Submitted to: Journal of Agricultural and Urban Entomology
Publication Type: Peer reviewed journal
Publication Acceptance Date: 2/10/2005
Publication Date: 7/1/2004
Citation: Leland, J.E., Snodgrass, G.L. 2004. Prevalence of naturally occurring beauveria bassiana in lygus lineolaris populations on wild host plants in the delta and hill country regions of mississippi. Journal of Agricultural and Urban Entomology. Interpretive Summary: A fungus (Beauveria bassiana) is being evaluated for control of an important insect pest of cotton, tarnished plant bug. Isolates of this fungus obtained from tarnished plant bugs in cotton growing regions may be better suited for controlling these populations. Surveys were conducted in Mississippi to determine the prevalence of this fungus in tarnished plant bugs populations from wild host plants. Nine wild host plants were sampled over a three year period. Percentage of tarnished plant bugs infected with this fungus ranged from 0 to 8% and averaged 0.3%. This level of infection was much lower than that previously observed in western tarnished plant bugs from California, which averaged approximately 10%. Nonetheless, 23 new isolates of this fungus were obtained from this survey, which will be evaluated for characteristics to select one for development as a control agent of tarnished plant bugs. This survey also provides information on background natural infection levels in tarnished plant bug populations from wild host plants of Mississippi, which will be useful in evaluating the impact of field trials with this fungus against these populations. Tarnished plant bug populations from wild host plants were evaluated for there susceptibility to a the same species of fungus used in a commercial product and resulting mortality was not influenced by the insects' host plant or time of year that they were collected.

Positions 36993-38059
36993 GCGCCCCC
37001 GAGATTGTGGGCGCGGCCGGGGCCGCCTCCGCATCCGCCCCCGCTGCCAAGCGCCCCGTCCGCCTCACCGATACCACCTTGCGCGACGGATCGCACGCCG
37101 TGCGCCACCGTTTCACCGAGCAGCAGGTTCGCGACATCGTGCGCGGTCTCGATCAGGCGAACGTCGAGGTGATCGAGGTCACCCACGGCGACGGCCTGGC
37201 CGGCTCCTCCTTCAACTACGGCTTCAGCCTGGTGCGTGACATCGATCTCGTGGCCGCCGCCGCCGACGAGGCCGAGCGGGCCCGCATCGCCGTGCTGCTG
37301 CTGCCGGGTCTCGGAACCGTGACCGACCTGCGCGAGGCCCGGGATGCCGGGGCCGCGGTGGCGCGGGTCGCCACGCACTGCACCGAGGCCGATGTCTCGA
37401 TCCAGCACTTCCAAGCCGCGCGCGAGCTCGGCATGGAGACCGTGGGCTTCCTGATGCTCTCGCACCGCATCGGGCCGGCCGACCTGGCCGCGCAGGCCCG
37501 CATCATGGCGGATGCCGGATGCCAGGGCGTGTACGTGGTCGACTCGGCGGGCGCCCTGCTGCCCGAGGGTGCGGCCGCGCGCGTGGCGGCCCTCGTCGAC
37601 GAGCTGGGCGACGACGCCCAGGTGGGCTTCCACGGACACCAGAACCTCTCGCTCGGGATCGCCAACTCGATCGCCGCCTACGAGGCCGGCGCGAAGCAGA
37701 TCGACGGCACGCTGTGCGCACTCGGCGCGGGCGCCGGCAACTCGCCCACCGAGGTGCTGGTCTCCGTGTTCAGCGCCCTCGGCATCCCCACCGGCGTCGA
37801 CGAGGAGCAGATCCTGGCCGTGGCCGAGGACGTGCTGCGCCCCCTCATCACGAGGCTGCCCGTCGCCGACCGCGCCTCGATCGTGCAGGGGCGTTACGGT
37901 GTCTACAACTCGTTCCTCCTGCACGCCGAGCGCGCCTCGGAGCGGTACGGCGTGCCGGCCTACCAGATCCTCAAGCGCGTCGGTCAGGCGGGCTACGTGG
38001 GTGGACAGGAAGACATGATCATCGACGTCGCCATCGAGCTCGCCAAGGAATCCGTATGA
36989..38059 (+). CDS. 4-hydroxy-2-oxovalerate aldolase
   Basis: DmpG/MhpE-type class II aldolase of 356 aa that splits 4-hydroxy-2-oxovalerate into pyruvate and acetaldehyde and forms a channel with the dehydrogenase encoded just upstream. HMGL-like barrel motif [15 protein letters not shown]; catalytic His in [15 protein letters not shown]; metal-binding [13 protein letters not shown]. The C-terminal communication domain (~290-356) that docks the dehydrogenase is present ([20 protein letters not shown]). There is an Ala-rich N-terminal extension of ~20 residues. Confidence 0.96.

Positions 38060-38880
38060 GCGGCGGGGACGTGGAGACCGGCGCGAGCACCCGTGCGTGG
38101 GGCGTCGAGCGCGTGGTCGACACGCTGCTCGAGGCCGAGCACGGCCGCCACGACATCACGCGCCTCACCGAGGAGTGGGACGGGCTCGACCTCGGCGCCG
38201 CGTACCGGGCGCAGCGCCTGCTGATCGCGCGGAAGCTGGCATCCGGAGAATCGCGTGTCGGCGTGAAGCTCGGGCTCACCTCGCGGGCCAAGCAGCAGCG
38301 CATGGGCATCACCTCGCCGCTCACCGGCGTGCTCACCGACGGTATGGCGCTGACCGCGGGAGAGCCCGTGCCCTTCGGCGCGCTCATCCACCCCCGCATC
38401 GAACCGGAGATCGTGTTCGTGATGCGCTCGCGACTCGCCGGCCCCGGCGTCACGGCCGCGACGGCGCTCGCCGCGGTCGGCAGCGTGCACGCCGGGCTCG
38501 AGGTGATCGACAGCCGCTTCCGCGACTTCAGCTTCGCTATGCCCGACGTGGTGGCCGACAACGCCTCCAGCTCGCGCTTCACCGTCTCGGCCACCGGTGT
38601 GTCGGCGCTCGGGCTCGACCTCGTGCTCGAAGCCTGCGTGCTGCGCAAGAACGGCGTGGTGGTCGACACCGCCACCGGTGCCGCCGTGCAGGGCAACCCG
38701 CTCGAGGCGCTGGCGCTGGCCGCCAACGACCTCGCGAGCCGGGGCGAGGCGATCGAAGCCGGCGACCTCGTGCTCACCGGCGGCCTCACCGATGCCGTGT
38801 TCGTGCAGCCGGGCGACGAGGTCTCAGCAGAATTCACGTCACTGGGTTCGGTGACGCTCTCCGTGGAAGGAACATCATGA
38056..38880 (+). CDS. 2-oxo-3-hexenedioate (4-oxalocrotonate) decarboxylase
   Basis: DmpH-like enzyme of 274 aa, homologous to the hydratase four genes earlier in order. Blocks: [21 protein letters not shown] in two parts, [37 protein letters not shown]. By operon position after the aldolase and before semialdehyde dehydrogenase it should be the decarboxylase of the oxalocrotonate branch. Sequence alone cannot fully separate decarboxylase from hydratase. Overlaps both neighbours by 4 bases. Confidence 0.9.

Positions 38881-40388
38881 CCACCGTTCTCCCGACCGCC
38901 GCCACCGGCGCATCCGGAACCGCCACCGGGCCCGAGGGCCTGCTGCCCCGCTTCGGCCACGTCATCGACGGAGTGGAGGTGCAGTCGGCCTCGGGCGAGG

Technical Abstract: Surveys of natural Beauveria bassiana (Balsamo) infection levels in tarnished plant bug, Lygus lineolaris (Palisot de Beauvois), populations from wild host plants in Mississippi were conducted. Populations of L. lineolaris were sampled from nine dominant wild host plants over a three year period by sweep net and held for sporulation as evidence of infection with B. bassiana. Percentage infection from L. lineolaris populations on wild host plants ranged from 0 to 8% and averaged 0.3%. Incidence of L. lineolaris infection was not correlated with Julian date but was inversely correlated with L. lineolaris population density. The highest incidence of natural infection was found in populations from goldenrod, Solidago altissima (L.) and natural infection among populations from all other wild host plants were similar. Despite the low incidence of natural infection, 23 new isolates of B. bassiana from L. lineolaris were discovered which will be evaluated for characteristics relevant to developing a microbial biocontrol strategy for L. lineolaris. Additionally, susceptibility of L. lineolaris to B. bassiana (GHA) was compared among different populations from wild host plants in laboratory bioassays. Pathogenicity of B. bassiana (GHA) to L. lineolaris adults was similar among populations from different host plants and collection dates. Natural infection levels will be useful when evaluating the efficacy of B. bassiana in field trials targeting these populations and evaluating potential for displacement of naturally-occurring B. bassiana isolates.